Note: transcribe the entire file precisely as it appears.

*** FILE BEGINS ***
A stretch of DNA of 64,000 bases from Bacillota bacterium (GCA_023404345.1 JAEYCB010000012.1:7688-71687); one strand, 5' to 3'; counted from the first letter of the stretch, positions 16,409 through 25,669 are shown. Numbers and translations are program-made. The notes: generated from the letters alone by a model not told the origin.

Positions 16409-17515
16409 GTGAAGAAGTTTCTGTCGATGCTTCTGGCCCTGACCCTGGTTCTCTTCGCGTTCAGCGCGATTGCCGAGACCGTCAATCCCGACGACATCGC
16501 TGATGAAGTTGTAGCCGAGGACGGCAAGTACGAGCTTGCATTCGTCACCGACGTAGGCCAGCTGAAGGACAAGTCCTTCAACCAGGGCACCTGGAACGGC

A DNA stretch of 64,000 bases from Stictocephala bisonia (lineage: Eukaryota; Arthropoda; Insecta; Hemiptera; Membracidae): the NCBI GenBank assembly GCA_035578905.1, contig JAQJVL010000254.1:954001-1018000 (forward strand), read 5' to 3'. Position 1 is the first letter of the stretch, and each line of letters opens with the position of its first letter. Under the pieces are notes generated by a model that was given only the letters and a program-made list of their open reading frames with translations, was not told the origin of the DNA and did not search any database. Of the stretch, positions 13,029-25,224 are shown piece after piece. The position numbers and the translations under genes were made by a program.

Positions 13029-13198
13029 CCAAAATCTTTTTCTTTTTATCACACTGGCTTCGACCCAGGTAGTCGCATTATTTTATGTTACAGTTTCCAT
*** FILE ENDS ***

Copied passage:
A stretch of DNA of 64,000 bases from Bacillota bacterium (GCA_023404345.1 JAEYCB010000012.1:7688-71687); one strand, 5' to 3'; counted from the first letter of the stretch, positions 16,409 through 25,669 are shown. Numbers and translations are program-made. The notes: generated from the letters alone by a model not told the origin.

Positions 16409-17515
16409 GTGAAGAAGTTTCTGTCGATGCTTCTGGCCCTGACCCTGGTTCTCTTCGCGTTCAGCGCGATTGCCGAGACCGTCAATCCCGACGACATCGC
16501 TGATGAAGTTGTAGCCGAGGACGGCAAGTACGAGCTTGCATTCGTCACCGACGTAGGCCAGCTGAAGGACAAGTCCTTCAACCAGGGCACCTGGAACGGC

A DNA stretch of 64,000 bases from Stictocephala bisonia (lineage: Eukaryota; Arthropoda; Insecta; Hemiptera; Membracidae): the NCBI GenBank assembly GCA_035578905.1, contig JAQJVL010000254.1:954001-1018000 (forward strand), read 5' to 3'. Position 1 is the first letter of the stretch, and each line of letters opens with the position of its first letter. Under the pieces are notes generated by a model that was given only the letters and a program-made list of their open reading frames with translations, was not told the origin of the DNA and did not search any database. Of the stretch, positions 13,029-25,224 are shown piece after piece. The position numbers and the translations under genes were made by a program.

Positions 13029-13198
13029 CCAAAATCTTTTTCTTTTTATCACACTGGCTTCGACCCAGGTAGTCGCATTATTTTATGTTACAGTTTCCAT